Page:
ARRA Investments in Genetics of Obesity
Public Health Burden
Obesity is a major public health problem that is principally a result of excessive energy intake and reduced physical activity. While environmental factors such as poor diet and lack of exercise are important determinants of obesity, they can be strongly modulated by genetic factors that help determine whether or not an individual will become obese.
Prenatal Environment, Epigenetics, and Epigenomics
Extensive epidemiologic evidence has linked many early life and environmental factors to adult-onset diseases. One plausible mechanism for how the environment could alter disease risk later in life is through genetic effects on cells, leading to activation or silencing of key genes in critical pathways. Thus, people with identical genes, such as twins, may have different disease outcomes because of differential changes in DNA that affect the ability of specific genes to produce specific proteins. Examples of ARRA-funded projects exploring this topic are:
A grant to examine the associations between maternal famine exposure in the different stages of pregnancy and gene expression patterns in adulthood; and how variations in gene expression in adulthood are related to disease risk factors for cardio-vascular disease and diabetes such as obesity.
A grant studying the relationships among maternal diets in early pregnancy, global gene expression patterns during early and late pregnancy, and adiposity-related outcomes in 3- and 7-year-old offspring.
Complications of Obesity
Obesity is a strong risk factor for several complications such as type 2 diabetes, fatty liver disease, cardiovascular diseases, and many other disorders. However, not all obese individuals develop these diseases, and variations in an individual’s genetic profile may have significant influence on disease development and progression. Examples of ARRA-funded projects exploring this topic are:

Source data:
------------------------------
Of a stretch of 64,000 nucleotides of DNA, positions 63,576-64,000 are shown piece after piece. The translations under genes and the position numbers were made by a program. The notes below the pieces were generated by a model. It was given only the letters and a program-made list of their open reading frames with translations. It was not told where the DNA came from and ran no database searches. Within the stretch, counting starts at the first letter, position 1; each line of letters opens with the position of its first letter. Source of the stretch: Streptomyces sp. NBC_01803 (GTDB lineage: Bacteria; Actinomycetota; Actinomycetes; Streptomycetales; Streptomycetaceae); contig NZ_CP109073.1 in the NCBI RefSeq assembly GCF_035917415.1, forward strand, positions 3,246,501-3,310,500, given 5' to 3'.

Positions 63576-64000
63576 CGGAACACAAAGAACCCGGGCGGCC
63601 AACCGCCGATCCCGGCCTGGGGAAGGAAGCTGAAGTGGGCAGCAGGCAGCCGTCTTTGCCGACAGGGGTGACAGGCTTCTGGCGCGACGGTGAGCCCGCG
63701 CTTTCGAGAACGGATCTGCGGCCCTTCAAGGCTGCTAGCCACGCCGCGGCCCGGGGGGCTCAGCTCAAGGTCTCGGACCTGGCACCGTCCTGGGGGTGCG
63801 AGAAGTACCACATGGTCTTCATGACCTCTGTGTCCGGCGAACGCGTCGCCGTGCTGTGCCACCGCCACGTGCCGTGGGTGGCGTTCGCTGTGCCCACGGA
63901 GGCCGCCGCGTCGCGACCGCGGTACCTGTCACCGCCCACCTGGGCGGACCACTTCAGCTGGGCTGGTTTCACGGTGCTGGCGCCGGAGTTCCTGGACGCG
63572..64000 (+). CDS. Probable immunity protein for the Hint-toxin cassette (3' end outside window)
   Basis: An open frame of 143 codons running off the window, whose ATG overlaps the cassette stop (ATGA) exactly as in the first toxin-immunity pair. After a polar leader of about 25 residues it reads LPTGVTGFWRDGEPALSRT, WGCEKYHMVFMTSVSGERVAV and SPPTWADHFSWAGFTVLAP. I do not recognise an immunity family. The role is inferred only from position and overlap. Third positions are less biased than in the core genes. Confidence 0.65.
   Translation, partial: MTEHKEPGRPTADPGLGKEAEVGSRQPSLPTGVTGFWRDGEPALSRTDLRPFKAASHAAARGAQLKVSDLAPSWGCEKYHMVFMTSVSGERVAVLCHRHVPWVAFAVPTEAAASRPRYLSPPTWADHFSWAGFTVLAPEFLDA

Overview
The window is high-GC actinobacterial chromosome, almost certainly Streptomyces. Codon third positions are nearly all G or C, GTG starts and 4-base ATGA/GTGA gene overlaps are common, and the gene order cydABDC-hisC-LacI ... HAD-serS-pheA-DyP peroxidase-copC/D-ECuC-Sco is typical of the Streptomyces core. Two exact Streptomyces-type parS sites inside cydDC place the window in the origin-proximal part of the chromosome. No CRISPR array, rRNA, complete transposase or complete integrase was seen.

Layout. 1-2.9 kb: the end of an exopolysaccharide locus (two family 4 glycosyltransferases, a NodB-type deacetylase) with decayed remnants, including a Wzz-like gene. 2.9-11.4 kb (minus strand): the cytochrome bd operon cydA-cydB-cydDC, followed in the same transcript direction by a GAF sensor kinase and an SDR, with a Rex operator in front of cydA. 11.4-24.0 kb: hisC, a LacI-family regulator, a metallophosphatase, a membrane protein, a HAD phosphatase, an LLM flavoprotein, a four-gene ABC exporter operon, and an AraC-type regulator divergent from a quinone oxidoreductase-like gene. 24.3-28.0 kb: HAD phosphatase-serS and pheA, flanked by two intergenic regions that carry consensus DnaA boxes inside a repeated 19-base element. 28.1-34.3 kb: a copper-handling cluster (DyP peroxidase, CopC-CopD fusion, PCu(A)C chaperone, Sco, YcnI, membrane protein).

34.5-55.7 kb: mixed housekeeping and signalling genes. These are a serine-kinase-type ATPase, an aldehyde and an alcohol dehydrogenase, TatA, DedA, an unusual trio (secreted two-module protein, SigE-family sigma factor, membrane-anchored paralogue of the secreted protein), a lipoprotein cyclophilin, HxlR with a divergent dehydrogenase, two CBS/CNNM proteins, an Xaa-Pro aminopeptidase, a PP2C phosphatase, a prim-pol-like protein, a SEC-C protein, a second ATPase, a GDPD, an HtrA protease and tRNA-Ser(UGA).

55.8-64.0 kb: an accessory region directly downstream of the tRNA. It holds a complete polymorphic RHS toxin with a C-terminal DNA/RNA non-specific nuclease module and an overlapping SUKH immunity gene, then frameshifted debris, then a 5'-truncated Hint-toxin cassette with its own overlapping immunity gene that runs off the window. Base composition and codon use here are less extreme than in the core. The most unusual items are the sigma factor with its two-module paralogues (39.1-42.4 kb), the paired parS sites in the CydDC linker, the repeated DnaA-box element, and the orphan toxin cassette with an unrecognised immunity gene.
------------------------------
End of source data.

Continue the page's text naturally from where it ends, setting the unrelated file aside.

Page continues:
A study that will determine if blood vessel injury can be detected in African-American adolescents who have obesity-related high blood pressure and identify the molecular signature and genetic variations that may be associated with injury.
A project that will determine if physical activity reduces the amount of a protein on the surface of immune cells that is involved in communicating with fat cells to cause high blood pressure and atherosclerosis.
Systems Biology (Integrated Molecular Control of Physiological Processes)
ARRA grants are focused on defining the molecular circuits controlling physiological processes that influence energy expenditure and body weight, which can serve as key targets for preventing or treating obesity:
A study that will use the fruit fly as a simple genetic model system to define the fundamental mechanisms that control lipid metabolism with the goal of providing new directions for understanding and treating human metabolic disorders.
A grant to use genomic and systems biology techniques to identify "switch" genes that enable stable weight loss in the honey bee, and to test that these genes regulate body weight and energy metabolism in mammals. The bee is useful for this purpose because it undergoes a striking, predictable, and stable loss of abdominal fat as it matures.
A project that will study how molecular pathways and factors in the brain respond to changes in nutrient availability to turn on or off specific genes that control body weight.
-- Exploring Persistent Epigenetic Changes After Prenatal Famine Exposure in Humans -- Lumey, L.H. (NY)
-- Epidemiology & Epigenetics: Maternal Diet, DNA Methylation, & Offspring Adiposity -- Gillman, Matthew W. (MA)
-- Inflammation and Injury in Obesity Hypertension in African American Adolescents -- Falkner, Bonita (PA)
-- Influence of Physical Activity on Leptin Receptor Expression in Adult Women -- Cannon, Joseph G. (GA)
-- A Drosophila Model for Genetic Studies of Metabolism -- Thummel, Carl S. (UT)
-- Regulation of Stable Fat Loss in a Model System -- Robinson, Gene E. (IL)
-- Small RNAs: Regulation and Regulatory Activity in Body Weight Control -- Good, Deborah Jean (VA)
Page Last Updated on June 30, 2018
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